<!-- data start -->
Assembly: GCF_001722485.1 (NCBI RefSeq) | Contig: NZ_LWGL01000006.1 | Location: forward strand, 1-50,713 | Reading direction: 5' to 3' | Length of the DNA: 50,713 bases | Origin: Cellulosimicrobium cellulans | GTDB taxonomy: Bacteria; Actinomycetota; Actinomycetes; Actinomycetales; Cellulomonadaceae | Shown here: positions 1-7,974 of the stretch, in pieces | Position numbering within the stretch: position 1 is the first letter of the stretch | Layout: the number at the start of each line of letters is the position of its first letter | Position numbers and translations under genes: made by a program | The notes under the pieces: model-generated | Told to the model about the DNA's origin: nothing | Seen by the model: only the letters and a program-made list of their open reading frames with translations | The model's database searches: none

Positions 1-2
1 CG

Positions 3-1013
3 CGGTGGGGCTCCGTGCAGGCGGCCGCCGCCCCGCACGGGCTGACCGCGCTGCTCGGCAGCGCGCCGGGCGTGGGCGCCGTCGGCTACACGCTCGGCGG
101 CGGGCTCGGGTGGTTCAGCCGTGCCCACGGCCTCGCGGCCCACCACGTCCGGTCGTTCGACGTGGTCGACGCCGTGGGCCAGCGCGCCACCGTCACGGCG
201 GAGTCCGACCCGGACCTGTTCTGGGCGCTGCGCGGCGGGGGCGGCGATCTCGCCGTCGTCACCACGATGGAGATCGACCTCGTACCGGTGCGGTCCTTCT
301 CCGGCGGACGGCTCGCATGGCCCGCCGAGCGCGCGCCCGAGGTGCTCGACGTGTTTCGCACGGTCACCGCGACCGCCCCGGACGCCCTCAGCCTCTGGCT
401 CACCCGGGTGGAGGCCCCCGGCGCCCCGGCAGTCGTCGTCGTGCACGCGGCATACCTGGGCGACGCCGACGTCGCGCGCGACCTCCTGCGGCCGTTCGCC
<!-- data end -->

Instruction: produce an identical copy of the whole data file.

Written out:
Assembly: GCF_001722485.1 (NCBI RefSeq) | Contig: NZ_LWGL01000006.1 | Location: forward strand, 1-50,713 | Reading direction: 5' to 3' | Length of the DNA: 50,713 bases | Origin: Cellulosimicrobium cellulans | GTDB taxonomy: Bacteria; Actinomycetota; Actinomycetes; Actinomycetales; Cellulomonadaceae | Shown here: positions 1-7,974 of the stretch, in pieces | Position numbering within the stretch: position 1 is the first letter of the stretch | Layout: the number at the start of each line of letters is the position of its first letter | Position numbers and translations under genes: made by a program | The notes under the pieces: model-generated | Told to the model about the DNA's origin: nothing | Seen by the model: only the letters and a program-made list of their open reading frames with translations | The model's database searches: none

Positions 1-2
1 CG

Positions 3-1013
3 CGGTGGGGCTCCGTGCAGGCGGCCGCCGCCCCGCACGGGCTGACCGCGCTGCTCGGCAGCGCGCCGGGCGTGGGCGCCGTCGGCTACACGCTCGGCGG
101 CGGGCTCGGGTGGTTCAGCCGTGCCCACGGCCTCGCGGCCCACCACGTCCGGTCGTTCGACGTGGTCGACGCCGTGGGCCAGCGCGCCACCGTCACGGCG
201 GAGTCCGACCCGGACCTGTTCTGGGCGCTGCGCGGCGGGGGCGGCGATCTCGCCGTCGTCACCACGATGGAGATCGACCTCGTACCGGTGCGGTCCTTCT
301 CCGGCGGACGGCTCGCATGGCCCGCCGAGCGCGCGCCCGAGGTGCTCGACGTGTTTCGCACGGTCACCGCGACCGCCCCGGACGCCCTCAGCCTCTGGCT
401 CACCCGGGTGGAGGCCCCCGGCGCCCCGGCAGTCGTCGTCGTGCACGCGGCATACCTGGGCGACGCCGACGTCGCGCGCGACCTCCTGCGGCCGTTCGCC